Other affiliations: Cairo University
Bio: F.A. Elmisery is an academic researcher from Beni-Suef University. The author has contributed to research in topics: Speaker recognition & Vector quantization. The author has an hindex of 4, co-authored 10 publications receiving 70 citations. Previous affiliations of F.A. Elmisery include Cairo University.
••01 Jan 2003
TL;DR: A pattern matching algorithm based on HMM is implemented using Field Programmable Gate Array (FPGA) for isolated Arabic word recognition and achieved a recognition accuracy comparable with the powerful classical recognition system.
Abstract: In this work we propose a speech recognition system for Arabic speech based on a hardware/software co-design implementation approach. Speech recognition is a computationally demanding task, specially the pattern matching stage. The Hidden Markov Model (HMM) is considered the most powerful modeling and matching technique in the different speech recognition tasks. Implementing the pattern matching algorithm, which is time consuming, using dedicated hardware will speed up the recognition process. In this paper, a pattern matching algorithm based on HMM is implemented using Field Programmable Gate Array (FPGA). The forward algorithm, core of matching algorithm in HMM, is analyzed and modified to be more suitable for FPGA implementation. Implementation results showed that the recognition accuracy of the modified algorithm is very close to the classical algorithm with the gain of achieving higher speed and less occupied area in the FPGA. The proposed approach is used for isolated Arabic word recognition and achieved a recognition accuracy comparable with the powerful classical recognition system.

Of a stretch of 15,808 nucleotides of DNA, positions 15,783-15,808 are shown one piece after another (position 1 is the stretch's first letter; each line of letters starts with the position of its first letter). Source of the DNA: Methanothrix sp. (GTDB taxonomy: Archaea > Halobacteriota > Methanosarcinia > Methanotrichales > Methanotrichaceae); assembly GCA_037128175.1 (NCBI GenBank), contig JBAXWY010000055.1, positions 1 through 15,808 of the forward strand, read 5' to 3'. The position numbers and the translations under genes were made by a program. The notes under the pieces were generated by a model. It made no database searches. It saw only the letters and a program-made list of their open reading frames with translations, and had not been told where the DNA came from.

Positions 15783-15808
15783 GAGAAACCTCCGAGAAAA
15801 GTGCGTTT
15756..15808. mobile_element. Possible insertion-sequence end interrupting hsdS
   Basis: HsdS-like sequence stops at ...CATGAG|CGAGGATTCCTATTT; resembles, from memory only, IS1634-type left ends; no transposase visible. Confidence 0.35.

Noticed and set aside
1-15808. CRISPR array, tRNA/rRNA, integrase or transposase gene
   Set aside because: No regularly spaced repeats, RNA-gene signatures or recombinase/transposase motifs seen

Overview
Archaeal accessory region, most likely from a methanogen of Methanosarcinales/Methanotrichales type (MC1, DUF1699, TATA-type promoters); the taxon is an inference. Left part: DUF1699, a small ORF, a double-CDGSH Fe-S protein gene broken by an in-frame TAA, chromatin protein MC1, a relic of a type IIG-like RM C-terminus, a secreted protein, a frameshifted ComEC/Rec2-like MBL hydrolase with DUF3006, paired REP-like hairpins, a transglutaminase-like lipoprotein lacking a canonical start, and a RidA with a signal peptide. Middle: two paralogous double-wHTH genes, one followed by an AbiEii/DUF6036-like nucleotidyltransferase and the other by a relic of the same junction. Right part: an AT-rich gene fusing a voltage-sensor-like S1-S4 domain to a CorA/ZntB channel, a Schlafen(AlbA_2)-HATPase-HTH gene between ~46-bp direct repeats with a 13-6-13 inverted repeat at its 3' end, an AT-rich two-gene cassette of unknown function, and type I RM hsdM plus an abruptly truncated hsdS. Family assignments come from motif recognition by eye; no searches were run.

TL;DR: A remote robot control system is implemented that utilizes Kinect based gesture recognition as human-robot interface and the accuracy of control by human's hand motion was tested.
Abstract: In the presented work, a remote robot control system is implemented utilizes Kinect based gesture recognition as human-robot interface. The movement of the human arm in 3 d space is captured, processed and replicated by the robotic arm. The joint angles are transmitted to the Arduino microcontroller. Arduino receives the joint angles and controls the robot arm. In investigation the accuracy of control by human's hand motion was tested.
28 Nov 2012-International Journal of Advanced Research in Computer Science and Electronics Engineering
TL;DR: This paper introduces an alternative way to implement CRC hardware on FPGA to speed up the CRC calculation while maintaining a very low area, and will be suitable candidate for manycommunication protocols such as 100 Gbps Ethernet.
Abstract: This paper introduces an alternative way to implement CRC hardware on FPGA to speed up the CRC calculation while maintaining a verylow area. The traditional implementations with high data throughput have very large area. In Ourdesign weused the CRC Reduced Table Lookup Algorithm (RTLA) for achieving very low area, while using pipelined architecture for having high data throughput.In our implementation we have reached a data throughput of more than 100 Gbps when the data input width is 200 bits or more, and relatively fixed maximum frequency which make doubling the data width approximately doubles the data throughput. The proposed design will be suitable candidate for manycommunication protocols such as 100 Gbps Ethernet.